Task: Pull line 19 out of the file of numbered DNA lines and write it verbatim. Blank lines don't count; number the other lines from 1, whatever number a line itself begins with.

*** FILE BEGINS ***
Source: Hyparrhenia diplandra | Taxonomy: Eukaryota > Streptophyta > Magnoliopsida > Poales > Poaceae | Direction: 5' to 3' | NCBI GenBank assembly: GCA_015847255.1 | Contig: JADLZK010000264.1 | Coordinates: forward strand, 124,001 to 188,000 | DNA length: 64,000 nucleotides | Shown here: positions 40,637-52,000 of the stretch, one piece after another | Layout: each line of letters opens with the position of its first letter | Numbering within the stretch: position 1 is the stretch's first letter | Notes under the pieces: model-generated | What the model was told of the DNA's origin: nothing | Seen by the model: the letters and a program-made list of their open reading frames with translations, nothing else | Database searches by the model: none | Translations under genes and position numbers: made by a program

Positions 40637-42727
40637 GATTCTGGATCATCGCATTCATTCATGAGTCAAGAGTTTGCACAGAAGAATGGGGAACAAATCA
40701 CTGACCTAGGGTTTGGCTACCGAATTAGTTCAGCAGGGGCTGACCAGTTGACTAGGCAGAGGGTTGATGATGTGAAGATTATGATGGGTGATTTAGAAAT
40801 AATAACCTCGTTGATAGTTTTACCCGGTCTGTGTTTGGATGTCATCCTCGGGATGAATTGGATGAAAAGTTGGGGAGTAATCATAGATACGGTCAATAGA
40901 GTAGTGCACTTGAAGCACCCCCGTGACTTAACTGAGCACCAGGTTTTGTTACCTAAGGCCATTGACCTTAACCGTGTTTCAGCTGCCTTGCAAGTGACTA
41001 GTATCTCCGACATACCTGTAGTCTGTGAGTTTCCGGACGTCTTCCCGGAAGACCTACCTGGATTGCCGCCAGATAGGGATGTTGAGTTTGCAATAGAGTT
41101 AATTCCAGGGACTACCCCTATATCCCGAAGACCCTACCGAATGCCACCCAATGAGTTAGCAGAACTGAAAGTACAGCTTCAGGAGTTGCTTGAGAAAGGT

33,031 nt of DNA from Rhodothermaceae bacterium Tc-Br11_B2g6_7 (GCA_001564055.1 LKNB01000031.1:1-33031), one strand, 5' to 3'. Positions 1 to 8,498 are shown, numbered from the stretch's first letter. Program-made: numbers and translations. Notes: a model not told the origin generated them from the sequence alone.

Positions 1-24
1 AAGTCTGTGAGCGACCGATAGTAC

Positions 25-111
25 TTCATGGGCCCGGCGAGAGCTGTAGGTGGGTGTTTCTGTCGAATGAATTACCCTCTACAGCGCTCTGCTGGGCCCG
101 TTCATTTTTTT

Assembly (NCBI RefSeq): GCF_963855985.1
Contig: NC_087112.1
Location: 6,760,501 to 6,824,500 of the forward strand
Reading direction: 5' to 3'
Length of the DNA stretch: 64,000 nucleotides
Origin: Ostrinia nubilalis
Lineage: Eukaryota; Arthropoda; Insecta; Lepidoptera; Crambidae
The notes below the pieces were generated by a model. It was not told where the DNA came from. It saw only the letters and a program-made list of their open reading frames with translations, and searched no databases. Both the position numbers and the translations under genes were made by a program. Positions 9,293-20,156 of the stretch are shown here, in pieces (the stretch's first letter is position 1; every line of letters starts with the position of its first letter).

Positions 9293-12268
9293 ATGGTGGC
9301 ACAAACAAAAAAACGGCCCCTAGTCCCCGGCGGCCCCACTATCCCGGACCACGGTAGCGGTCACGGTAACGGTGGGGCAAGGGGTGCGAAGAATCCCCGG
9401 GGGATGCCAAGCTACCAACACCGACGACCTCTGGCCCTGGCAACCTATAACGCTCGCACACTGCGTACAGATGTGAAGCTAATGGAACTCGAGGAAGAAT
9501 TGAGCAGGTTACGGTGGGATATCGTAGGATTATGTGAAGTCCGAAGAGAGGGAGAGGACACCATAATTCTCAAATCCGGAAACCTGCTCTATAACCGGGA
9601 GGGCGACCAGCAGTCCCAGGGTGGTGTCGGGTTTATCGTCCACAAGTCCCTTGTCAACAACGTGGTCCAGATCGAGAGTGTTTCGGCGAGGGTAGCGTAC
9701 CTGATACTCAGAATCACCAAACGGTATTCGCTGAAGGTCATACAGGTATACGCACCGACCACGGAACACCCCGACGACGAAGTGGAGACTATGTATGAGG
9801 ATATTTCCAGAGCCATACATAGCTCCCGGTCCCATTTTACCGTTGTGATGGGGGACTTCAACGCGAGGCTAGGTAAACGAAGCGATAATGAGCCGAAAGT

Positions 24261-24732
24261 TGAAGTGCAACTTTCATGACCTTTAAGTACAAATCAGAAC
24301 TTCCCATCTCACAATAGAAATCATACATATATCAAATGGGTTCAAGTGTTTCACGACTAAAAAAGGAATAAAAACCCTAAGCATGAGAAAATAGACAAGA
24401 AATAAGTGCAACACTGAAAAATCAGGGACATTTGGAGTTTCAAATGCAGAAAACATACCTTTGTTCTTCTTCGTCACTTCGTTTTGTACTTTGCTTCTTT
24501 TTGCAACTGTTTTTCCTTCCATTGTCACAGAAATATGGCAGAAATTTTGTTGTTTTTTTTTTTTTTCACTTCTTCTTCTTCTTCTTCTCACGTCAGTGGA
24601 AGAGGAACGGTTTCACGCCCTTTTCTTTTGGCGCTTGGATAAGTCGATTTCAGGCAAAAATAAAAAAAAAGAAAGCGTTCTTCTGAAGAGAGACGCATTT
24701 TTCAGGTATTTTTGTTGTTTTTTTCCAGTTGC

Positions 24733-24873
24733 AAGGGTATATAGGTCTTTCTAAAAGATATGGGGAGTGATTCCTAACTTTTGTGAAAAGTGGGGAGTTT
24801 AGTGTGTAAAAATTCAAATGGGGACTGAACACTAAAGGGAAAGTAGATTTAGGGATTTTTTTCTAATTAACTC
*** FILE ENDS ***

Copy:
Length of the DNA stretch: 64,000 nucleotides